BRAIN FOOD: Workplace rights - Flexible working entitlement

BRAIN FOOD: Workplace rights - Flexible working entitlement - From April, employees with children under the age of six will be entitled to apply for flexible working and have their employer seriously consider the request. This is likely to lead to staff seeking part-time and flexi-time work patterns, job-sharing, termtime-only working and annual hours contracts. It remains to be seen how effective the new right will be.

by Michael Burd and James Davies, Lewis Silkin solicitors, e-mail:employment@lewissilkin.com
Last Updated: 09 Oct 2013

From April, employees with children under the age of six will be entitled to apply for flexible working and have their employer seriously consider the request. This is likely to lead to staff seeking part-time and flexi-time work patterns, job-sharing, termtime-only working and annual hours contracts. It remains to be seen how effective the new right will be.

Employers must go through a rigorous procedure in assessing whether a proposed working arrangement is practicable, backed up by a right to complain to an employment tribunal. There will be limited scope to challenge a management decision backed by a 'business case' that refuses a request.

The maximum compensation for an employee will be eight weeks' pay (with a pounds 260 weekly maximum). In practice, the right will probably be used mostly by women as a first stage in claiming the more powerful remedies available for sex discrimination.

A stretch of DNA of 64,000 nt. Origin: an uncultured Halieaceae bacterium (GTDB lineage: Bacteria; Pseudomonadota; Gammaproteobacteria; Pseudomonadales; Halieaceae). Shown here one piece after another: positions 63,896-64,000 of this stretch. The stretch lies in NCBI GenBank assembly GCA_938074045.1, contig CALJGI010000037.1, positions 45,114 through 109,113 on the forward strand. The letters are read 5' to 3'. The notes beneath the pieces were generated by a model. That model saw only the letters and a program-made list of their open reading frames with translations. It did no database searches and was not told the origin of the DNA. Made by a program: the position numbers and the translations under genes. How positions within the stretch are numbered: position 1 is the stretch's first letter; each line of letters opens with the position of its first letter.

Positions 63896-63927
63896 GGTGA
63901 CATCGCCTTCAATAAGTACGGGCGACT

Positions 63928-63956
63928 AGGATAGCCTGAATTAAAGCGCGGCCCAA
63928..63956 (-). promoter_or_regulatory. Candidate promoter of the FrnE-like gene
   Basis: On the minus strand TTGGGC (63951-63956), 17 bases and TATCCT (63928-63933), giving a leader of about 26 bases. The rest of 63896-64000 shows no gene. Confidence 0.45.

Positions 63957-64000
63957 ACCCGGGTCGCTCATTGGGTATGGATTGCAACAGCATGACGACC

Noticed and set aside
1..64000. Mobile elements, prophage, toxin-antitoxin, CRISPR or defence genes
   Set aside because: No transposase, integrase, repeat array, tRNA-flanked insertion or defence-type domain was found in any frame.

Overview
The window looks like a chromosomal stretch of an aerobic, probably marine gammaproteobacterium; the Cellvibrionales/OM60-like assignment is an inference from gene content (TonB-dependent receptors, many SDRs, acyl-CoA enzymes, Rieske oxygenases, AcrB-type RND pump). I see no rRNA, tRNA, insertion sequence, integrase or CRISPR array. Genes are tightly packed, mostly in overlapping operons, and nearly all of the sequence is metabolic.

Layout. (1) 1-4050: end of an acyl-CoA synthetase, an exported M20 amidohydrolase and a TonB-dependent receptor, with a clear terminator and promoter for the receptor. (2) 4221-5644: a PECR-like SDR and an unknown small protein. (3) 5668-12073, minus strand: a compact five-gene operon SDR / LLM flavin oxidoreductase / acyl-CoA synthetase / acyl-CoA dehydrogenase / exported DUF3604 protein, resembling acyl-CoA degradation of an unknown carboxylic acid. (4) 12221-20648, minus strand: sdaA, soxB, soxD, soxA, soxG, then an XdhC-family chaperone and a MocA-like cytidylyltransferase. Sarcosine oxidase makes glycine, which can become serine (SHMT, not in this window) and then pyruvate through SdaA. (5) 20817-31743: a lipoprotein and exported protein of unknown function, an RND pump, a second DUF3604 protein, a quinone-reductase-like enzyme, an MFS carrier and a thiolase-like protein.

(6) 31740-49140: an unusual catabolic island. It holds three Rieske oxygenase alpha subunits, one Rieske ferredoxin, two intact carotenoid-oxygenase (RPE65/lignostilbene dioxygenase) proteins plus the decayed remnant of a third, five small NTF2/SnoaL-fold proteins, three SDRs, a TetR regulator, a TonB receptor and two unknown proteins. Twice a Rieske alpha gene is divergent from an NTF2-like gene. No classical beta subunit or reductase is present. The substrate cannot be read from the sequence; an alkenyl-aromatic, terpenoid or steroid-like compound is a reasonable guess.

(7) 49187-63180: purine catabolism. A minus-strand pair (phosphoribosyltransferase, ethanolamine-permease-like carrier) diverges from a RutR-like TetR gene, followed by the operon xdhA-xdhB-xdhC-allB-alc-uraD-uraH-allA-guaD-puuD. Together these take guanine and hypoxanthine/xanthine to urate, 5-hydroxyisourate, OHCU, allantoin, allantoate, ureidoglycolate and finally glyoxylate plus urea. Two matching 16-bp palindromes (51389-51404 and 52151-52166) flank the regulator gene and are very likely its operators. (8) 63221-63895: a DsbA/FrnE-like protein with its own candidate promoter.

Tags:
How To

Find this article useful?

Get more great articles like this in your inbox every lunchtime

Could coronavirus lead to gender equality?

Opinion: Enforced home-working and home-schooling could change the lives of working women, and the business...

Mike Ashley: Does it matter if the public hates you right now?

The Sports Direct founder’s response to the COVID-19 pandemic has drawn criticism, but in the...

4 films to keep you sane during the coronavirus lockdown

Cirrus CEO Simon Hayward shares some choices to put things in perspective.

Pandemic ends public love affair with Richard Branson et al

Opinion: The larger-than-life corporate mavericks who rose to prominence in the 80s and 90s suddenly...

The Squiggly Career: How to be a chief strengths spotter

When leading remotely, it's more important than ever to make sure your people spend their...

"Blind CVs don't improve your access to talent"

Opinion: If you want to hire socially mobile go-getters, you need to know the context...